The Washington Teachers Union membership is meeting tonight about the proposed D.C. contract, including its "red" and "green" compensation tiers. To my great dismay, media aren't allowed to attend. But I'm betting this will be the contract's make-or-break moment. The head of the WTU, George Parker, said on PBS' Jim Lehrer Newshour recently that members are polling 2-to-1 against the contract. The contract would allow teachers opting the "green" tier to earn up to $20,000 annually in bonuses, but they'd forgo tenure protections for one year for that opportunity. "Red" tier teachers would maintain the existing pay schedule. ...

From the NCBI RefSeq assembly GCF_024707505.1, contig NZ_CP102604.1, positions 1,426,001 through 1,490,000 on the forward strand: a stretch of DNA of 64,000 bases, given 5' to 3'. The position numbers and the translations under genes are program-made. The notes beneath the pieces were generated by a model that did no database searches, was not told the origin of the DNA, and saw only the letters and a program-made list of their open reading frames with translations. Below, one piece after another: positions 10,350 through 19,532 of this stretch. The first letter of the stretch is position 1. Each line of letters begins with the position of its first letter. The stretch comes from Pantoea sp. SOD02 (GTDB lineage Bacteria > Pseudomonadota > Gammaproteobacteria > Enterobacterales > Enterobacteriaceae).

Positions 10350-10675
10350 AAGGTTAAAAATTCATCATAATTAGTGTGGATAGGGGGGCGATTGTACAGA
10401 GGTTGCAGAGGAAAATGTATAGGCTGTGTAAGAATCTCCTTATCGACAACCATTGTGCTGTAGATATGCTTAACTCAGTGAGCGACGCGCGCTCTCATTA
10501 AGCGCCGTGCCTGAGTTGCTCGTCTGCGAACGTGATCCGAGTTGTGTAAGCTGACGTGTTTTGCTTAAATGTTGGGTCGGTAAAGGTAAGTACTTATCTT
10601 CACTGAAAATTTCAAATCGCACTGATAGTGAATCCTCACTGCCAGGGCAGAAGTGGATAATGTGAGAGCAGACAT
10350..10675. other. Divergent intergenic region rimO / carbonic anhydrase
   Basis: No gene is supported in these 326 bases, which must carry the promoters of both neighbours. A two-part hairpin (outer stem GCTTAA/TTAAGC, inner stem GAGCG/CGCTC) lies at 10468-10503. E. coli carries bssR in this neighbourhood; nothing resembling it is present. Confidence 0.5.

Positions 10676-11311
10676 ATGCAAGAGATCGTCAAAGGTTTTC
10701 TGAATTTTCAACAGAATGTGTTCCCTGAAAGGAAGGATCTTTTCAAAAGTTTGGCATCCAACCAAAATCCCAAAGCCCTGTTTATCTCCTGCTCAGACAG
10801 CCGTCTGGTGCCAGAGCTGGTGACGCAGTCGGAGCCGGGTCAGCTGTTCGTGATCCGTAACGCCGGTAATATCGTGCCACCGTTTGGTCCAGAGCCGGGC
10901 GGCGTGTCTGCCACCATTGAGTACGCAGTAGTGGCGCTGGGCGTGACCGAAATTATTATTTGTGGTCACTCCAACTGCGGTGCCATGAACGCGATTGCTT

Teachers overwhelmingly think that high school students should be taught rudimentary aspects of personal finance, according to a new survey by Americans Well-Informed on Automotive Retailing Economics, a group that promotes consumer education on car financing. Such aspects would including basic savings and retirement investing (94 percent), financing a car purchase (92 percent), financing a home purchase (91 percent), maintaining a household budget (98 percent), managing a credit card (98 percent), managing a bank account (99 percent), acquiring medical insurance (97 percent), and acquiring a student loan (97 percent). Additionally, 72 percent of teachers said that students old enough to ...